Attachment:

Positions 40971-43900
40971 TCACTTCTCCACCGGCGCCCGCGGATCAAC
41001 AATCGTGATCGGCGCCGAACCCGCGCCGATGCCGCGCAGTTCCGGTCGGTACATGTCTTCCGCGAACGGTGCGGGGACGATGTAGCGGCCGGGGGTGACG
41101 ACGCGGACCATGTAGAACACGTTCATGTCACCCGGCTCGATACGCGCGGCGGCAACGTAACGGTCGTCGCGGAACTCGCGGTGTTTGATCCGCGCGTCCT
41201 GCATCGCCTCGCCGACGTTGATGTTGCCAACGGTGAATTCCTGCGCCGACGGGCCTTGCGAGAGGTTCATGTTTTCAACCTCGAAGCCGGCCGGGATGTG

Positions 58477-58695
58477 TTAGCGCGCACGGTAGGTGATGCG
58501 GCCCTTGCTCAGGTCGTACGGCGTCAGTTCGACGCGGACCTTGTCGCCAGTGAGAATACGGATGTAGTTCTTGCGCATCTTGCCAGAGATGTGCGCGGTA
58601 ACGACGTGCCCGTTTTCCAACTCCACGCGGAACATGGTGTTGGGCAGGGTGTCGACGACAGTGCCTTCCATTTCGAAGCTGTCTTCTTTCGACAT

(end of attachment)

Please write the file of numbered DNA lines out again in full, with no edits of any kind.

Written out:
Positions 40971-43900
40971 TCACTTCTCCACCGGCGCCCGCGGATCAAC
41001 AATCGTGATCGGCGCCGAACCCGCGCCGATGCCGCGCAGTTCCGGTCGGTACATGTCTTCCGCGAACGGTGCGGGGACGATGTAGCGGCCGGGGGTGACG
41101 ACGCGGACCATGTAGAACACGTTCATGTCACCCGGCTCGATACGCGCGGCGGCAACGTAACGGTCGTCGCGGAACTCGCGGTGTTTGATCCGCGCGTCCT
41201 GCATCGCCTCGCCGACGTTGATGTTGCCAACGGTGAATTCCTGCGCCGACGGGCCTTGCGAGAGGTTCATGTTTTCAACCTCGAAGCCGGCCGGGATGTG

Positions 58477-58695
58477 TTAGCGCGCACGGTAGGTGATGCG
58501 GCCCTTGCTCAGGTCGTACGGCGTCAGTTCGACGCGGACCTTGTCGCCAGTGAGAATACGGATGTAGTTCTTGCGCATCTTGCCAGAGATGTGCGCGGTA
58601 ACGACGTGCCCGTTTTCCAACTCCACGCGGAACATGGTGTTGGGCAGGGTGTCGACGACAGTGCCTTCCATTTCGAAGCTGTCTTCTTTCGACAT